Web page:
This column first appeared on Broadsheet on March 29th and draws together some of the points I have been making over previous weeks, particularly relating to Fianna Fáil’s existential crisis and the dramatic changes it must make, and quickly, if it is to remain relevant in Irish politics. The party’s support levels are now lower than they were when Martin moved to out his predecessor. Martin cannot halt the inevitable, but he can still determine his legacy.
Much as I would prefer not to think about it, it is impossible for anyone with an interest in politics not to see yesterday’s Red C, Sunday Business Post poll as a seminal political moment for Fianna Fáil.
Ironically, for a poll that will be viewed as a landmark, the movements it records are quite small. I am sure this is something from which Taoiseach Micheál Martin will try to draw some comfort. Fianna Fáil’s latest 2% drop is within the margin of error and it is not in itself massively statistically important – except, it is yet another step bringing the party back down at its lowest ever point.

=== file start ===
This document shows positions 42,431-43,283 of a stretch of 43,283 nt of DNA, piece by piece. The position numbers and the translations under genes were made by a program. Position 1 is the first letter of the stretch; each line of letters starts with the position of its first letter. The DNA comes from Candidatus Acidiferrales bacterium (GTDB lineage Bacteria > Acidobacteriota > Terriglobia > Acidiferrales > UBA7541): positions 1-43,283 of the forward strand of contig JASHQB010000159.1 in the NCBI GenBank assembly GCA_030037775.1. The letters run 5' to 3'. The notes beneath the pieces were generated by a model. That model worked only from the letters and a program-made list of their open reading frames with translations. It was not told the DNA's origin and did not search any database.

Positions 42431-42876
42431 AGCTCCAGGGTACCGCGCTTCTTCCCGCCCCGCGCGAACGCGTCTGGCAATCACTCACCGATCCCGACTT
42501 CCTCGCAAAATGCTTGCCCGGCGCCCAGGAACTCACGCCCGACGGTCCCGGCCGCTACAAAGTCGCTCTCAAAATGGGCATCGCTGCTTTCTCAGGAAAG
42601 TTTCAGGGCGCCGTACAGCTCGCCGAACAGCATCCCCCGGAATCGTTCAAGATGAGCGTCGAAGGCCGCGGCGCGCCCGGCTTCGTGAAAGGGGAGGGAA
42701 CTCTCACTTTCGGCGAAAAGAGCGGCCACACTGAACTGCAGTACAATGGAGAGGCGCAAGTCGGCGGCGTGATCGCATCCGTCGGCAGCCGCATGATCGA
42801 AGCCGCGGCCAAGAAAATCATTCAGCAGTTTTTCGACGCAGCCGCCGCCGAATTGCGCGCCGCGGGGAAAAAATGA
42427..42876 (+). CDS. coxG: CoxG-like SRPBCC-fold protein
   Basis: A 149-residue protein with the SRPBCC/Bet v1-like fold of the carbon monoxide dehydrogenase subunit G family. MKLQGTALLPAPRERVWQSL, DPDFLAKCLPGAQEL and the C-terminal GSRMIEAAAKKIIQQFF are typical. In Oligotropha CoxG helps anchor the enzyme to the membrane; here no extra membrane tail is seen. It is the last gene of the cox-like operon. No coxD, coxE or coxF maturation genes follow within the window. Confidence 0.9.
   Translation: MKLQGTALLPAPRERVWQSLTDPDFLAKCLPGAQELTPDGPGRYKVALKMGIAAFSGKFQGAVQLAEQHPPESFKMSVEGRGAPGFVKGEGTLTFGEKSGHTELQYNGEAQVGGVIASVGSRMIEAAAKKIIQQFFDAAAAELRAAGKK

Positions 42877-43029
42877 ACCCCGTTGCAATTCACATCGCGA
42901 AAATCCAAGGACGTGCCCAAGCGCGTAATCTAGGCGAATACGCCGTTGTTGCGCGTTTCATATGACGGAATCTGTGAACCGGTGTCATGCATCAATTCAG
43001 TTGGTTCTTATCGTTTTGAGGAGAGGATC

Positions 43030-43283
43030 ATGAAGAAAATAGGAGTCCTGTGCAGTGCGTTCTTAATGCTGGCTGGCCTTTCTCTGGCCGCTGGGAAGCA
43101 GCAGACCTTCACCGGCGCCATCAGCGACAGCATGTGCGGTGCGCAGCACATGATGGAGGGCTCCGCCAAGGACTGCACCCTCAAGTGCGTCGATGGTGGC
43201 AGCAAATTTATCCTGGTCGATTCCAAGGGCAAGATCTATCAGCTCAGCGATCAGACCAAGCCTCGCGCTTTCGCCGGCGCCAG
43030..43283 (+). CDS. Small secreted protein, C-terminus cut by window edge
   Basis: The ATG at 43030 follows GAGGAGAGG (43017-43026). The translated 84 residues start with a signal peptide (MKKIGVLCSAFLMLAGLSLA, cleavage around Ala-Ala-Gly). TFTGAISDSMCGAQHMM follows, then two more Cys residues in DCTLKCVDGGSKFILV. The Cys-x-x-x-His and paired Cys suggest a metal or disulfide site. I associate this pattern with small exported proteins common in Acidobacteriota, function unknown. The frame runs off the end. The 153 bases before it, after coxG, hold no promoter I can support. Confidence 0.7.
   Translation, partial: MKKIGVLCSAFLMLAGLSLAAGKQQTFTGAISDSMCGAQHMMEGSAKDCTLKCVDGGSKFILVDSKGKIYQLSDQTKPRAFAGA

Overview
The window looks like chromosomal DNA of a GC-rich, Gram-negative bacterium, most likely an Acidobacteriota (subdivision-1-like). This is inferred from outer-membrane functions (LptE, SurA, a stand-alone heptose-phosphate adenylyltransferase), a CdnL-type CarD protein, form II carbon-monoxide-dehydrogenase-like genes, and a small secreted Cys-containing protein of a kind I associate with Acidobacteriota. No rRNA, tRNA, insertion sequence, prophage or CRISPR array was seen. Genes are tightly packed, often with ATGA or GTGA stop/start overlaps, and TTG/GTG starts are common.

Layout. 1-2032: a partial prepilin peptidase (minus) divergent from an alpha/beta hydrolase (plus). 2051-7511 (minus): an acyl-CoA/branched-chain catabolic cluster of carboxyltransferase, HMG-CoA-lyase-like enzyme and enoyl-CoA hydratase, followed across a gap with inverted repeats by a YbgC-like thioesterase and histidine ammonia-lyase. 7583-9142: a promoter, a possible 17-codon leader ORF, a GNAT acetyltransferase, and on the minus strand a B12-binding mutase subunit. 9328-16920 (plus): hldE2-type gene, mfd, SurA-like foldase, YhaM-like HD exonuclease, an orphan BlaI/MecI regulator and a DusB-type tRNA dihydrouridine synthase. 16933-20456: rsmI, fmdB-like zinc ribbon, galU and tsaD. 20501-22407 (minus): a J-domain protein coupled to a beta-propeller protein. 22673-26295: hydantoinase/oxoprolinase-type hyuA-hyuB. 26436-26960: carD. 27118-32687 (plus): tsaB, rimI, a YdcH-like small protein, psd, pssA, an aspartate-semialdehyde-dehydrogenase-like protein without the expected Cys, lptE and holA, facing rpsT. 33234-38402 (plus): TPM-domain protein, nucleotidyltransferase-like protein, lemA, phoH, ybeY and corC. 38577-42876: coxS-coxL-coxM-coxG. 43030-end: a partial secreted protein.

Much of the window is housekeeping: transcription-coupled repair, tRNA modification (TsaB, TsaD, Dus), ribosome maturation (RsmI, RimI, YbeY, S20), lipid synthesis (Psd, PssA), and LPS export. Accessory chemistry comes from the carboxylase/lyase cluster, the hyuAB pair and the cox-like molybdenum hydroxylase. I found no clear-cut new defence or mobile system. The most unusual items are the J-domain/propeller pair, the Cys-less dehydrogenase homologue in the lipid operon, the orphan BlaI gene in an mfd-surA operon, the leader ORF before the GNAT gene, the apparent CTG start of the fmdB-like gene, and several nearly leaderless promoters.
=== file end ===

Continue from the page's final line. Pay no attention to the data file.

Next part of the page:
The party has recorded 11% in Red C polls before. Last October was the last time. The time before that was… well, never. Its lowest previous Red C rating was the 14% of early 2011 that provoked Micheál Martin to challenge Taoiseach Brian Cowen saying: “
I believe that Fianna Fáil must recognize the reality of the current climate of public opinion… I have reluctantly concluded that, in these circumstances, Fianna Fáil should change its leader.”